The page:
The vaguely sick feeling in my stomach quickly metamorphosed into an extremely painful sensation in the I-am-an-idiot regions of my head. We exchanged obscenities with our seatmates about the habits and parentage of ticket scalpers before finally settling down to watch the game. Although varying degrees of shame and rage cast a bit of a shadow over the first few innings as I imagined the scalper viewing us as large walking dollar signs, like something out of a Bugs Bunny cartoon, I finally decided to chalk it up to experience. Though it was an expensive lesson, I decided I’d been cured of ever believing anything said by a scalper ever again. I tried to hope maybe he had a heart of gold or perhaps a crippled child to take care of at home—and anyway, it was a beautiful day for a ballgame.
The sun was bright and the wind was sweet, and the outfield wall was covered with ropes of deep green ivy. Fans begged their new pitcher, a young but injury-prone fireballer making his first start in Chicago, to strike the batter out. He obliged, and the sunny stands exploded in cheers as the players ran off the field.
I’ve been to Fenway Park in Boston many times, and I knew nothing would ever compare with the experience of seeing a game there, but I have to say, if I weren’t a Red Sox fan, Wrigley Field might have taken its place. They’ve kept the ads to a minimum, so when you raise your eyes to look out on the field, you’re faced with an expanse of green—green grass, green walls, and the beautiful green ivy-covered walls. They still use a real live organ player, who plays little ditties between batters or in response to events on the field, giving each game the quaint but sweet flavor of a silent movie. There’s no huge video scoreboard in the outfield, so you have to pay close attention to the game to see the great plays.
The fans were incredibly friendly and gave us lots of tips for sights to see during our stay in Chicago. They argued about the best deep dish pizza (Lou Malnati’s, Geno’s East, and Giordano’s each had their proponents) and the Cubs prospects for the postseason (everyone chattered enthusiastically about the playoffs or even a World Series trip—everyone but the couple sitting behind us, who muttered, “They’ll find some way to f*&^ it up.”). They were in a good mood—it was a beautiful sunny afternoon, beer was readily available, and the team was winning 7-0.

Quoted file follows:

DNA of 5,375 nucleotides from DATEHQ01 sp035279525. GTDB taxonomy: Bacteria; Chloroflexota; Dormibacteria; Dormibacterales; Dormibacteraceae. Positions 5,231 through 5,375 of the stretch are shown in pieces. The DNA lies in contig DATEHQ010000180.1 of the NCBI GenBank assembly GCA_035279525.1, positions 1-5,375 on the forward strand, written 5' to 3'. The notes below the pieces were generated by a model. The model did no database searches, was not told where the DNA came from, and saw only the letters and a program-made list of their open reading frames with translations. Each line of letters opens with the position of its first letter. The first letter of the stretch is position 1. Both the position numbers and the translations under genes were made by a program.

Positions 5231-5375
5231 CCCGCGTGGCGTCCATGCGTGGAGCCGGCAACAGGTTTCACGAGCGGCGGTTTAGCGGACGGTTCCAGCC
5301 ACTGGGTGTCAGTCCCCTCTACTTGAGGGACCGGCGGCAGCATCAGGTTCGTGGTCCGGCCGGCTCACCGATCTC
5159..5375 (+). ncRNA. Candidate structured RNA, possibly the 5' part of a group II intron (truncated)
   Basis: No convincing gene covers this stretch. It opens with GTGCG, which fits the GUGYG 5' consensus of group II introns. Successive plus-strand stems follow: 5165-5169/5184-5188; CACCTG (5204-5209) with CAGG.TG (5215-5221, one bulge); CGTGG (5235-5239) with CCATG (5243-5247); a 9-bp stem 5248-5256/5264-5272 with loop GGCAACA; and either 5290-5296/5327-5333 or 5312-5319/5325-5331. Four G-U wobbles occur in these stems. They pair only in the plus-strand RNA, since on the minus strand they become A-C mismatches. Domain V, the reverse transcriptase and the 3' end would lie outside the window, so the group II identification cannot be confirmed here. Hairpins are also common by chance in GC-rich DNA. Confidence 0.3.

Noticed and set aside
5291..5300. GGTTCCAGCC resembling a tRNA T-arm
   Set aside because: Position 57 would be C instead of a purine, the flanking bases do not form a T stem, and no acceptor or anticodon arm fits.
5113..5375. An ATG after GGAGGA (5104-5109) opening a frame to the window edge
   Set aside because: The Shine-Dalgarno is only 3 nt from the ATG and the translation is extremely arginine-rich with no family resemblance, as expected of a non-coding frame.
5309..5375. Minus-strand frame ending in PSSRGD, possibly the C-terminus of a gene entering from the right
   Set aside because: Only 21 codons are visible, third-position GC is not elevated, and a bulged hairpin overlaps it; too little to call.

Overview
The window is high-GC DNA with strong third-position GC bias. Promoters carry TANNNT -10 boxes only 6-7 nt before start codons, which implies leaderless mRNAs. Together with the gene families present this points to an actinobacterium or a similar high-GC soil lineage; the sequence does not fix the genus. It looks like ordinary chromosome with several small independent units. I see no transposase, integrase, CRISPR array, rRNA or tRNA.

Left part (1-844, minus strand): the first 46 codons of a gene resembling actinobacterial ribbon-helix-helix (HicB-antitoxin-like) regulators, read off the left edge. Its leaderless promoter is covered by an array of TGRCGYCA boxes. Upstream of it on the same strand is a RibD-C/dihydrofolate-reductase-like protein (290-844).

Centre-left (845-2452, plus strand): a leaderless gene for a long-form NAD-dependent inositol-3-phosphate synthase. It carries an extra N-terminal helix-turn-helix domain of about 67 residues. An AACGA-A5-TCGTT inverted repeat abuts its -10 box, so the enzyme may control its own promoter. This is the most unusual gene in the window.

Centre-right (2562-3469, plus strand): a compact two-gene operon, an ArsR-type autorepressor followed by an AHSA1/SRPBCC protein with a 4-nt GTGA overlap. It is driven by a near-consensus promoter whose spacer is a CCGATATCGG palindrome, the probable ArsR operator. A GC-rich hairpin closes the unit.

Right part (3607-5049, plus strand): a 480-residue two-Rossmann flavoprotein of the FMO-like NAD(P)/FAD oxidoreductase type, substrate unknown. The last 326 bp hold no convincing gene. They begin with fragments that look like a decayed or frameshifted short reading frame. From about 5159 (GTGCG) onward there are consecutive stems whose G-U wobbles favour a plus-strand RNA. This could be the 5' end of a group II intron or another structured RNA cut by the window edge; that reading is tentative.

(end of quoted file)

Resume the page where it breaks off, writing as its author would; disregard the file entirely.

Matt whispered, “I almost wish they’d tie it up and go into extra innings. Then I’d feel like we’d gotten our money’s worth.” We debated how many innings would be required to turn our hundred-dollar $30 tickets into winners, and agreed that even a few more innings would do it, if the ending were truly spectacular—something involving Ernie Banks and a game-winning inside-the-park home run.
During the seventh inning stretch, the PA announced that Dick Butkus would be leading the traditional rendition of “Take Me Out to the Ballgame.” The crowd around us went wild, screaming Dick’s name as he appeared in the booth. We all sang along, swaying back and forth as we sang about never caring if we ever came back. Despite the fantastic deep-dish pizza we enjoyed later that night, I think that moment at Wrigley, singing “Take Me Out to the Ballgame” with Dick Butkus, remains my quintessential Chicago moment.
In the top of the ninth inning, San Francisco scored five runs to tie the game while the fans howled and pleaded for just one more out, their joy of the earlier innings dulled by a familiar cloud of gray frustration. “This is typical,” groused the woman next to us. “They do this every @#$% time.”
The game went into extra innings, with the fans standing and clapping at every promising opportunity. Finally, at the bottom of the 11th inning, Reed Johnson drove a pitch to right and Mark DeRosa slid home just ahead of the tag as the stands exploded in jubilation. We hugged and high-fived the fans all around us, and their joy was infectious. I felt Wrigley working its way under my skin, and as I watched the players hop up and down in a happy clump on the infield, I found I really didn’t want to leave.
—April 13, 2009